Personal Brand Management – 6 Steps to Own Your Name Online

People are searching for your name online, like it or not.  Translation: If you don’t own your name when someone searches for you, you are behind the curve.The days of first impressions beginning with a handshake are over. Three quarters of companies search for job applicants online prior to meeting them in person.  How you manage your online presence is critical to your personal brand and future success, especially for job applicants.

How do you own your name online?  Below are six steps you should actively take to ensure that your name online is marketable and professional.

1) Google yourself. Do you already own your name?

If you are like most people, you do not. Nearly everyone falls into one of three categories:

  1. The “undesired” category: The results are less than flattering. Social media use exploded so fast that the line between our personal lives and our professional lives began to blur before most people had a chance to pull back the reins. By the time many people realized everything online is permanent and that “private” isn’t exactly a reality online, it was too late.
  2. The irrelevant category: Sure, the results are about you but do they really back up your qualification and align with your career goals? Do they make you more hirable? Unfortunately, at this point no one cares about your high school track times or the award you received in middle school.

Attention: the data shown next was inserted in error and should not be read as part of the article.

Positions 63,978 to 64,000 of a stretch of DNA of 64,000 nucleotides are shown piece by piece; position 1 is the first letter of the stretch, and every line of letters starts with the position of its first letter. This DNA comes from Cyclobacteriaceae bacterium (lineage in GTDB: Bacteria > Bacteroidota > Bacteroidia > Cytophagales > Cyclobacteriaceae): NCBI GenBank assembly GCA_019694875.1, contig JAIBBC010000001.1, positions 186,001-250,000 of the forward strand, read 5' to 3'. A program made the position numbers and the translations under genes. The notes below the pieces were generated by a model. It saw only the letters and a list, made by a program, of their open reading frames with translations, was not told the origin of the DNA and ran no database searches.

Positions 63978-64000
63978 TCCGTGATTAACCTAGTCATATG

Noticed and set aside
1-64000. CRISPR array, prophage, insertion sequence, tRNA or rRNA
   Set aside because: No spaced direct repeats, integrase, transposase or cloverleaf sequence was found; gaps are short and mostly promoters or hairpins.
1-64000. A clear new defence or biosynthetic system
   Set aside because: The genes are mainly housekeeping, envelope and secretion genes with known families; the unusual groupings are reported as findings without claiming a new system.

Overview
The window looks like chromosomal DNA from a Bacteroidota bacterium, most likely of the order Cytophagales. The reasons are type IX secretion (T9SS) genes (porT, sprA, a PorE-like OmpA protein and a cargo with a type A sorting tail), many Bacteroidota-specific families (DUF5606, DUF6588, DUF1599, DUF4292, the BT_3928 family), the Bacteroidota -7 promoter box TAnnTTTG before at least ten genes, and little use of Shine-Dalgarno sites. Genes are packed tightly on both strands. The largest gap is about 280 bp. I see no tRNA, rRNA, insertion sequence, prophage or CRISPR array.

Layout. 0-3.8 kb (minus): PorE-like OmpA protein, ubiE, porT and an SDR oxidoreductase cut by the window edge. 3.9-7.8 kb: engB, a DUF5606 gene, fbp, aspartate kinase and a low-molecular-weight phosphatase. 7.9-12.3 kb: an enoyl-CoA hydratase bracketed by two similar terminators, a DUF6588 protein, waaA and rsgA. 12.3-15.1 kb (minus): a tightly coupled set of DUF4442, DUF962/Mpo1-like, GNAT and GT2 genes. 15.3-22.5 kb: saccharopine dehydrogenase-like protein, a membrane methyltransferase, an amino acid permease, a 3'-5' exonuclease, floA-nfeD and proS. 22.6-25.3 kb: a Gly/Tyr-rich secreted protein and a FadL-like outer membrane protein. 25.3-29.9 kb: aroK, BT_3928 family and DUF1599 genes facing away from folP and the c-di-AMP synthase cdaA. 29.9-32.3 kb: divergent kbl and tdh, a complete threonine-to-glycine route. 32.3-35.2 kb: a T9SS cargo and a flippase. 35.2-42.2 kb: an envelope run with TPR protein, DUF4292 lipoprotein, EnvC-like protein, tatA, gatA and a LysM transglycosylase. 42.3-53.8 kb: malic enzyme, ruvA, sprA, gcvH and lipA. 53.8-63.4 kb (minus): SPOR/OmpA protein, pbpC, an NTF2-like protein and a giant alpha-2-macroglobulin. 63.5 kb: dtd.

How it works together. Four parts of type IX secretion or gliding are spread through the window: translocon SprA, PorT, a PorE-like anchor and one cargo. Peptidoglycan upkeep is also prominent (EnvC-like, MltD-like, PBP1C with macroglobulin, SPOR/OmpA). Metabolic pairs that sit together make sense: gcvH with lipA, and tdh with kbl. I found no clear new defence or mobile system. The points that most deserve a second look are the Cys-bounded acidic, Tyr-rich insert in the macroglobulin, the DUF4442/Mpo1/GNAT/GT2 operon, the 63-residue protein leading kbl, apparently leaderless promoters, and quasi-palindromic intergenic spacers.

3. The “hey, that’s not me” category: In this case, somebody else with your name shows up. They may be famous, or worse, they may be someone you’d rather not be associated with. For example, before owning his name, when you googled our CEO Pete Kistler, you were greeted by an ex-convict from We’ve heard plenty of horror stories along the same line, people being mistaken for having a criminal record and strip dancers showing up first when a colleague Googled them in the office. Whatever the case, you do not want to be misrepresented when you are searched.

2) Own your domain = own your name

Now that you know where you stand in Google, it’s time to take action. Owning your domain name and creating a compelling personal website there  is the quickest, most relevant way to get listed higher on Google, not to mention a great place to direct employers online. This will be the central hub where you link to all your other profiles, and it only costs about a dollar a month, well worth the investment.

3) Create a personal site around your name

The best way to really own your name is to include everything that makes you YOU.  Be articulate and precise with your language, and emphasize accomplishments you would want employers to see.  Identify what you do best, what differentiates you from your peers and know your audience when crafting your personal brand.  Write in the third person so that Google recognizes the site is about you.

4) Own your name on professional & social networks

Create profiles on high ranking networks, including Facebook, Twitter, LinkedIn, Brazen Careerist, Flickr and Ziggs.  Joining these networks allows you to increase your presence online and protects you from others creating accounts using your name, resulting unwanted irrelevant results.

5) Create more content and links to rise to the top of searches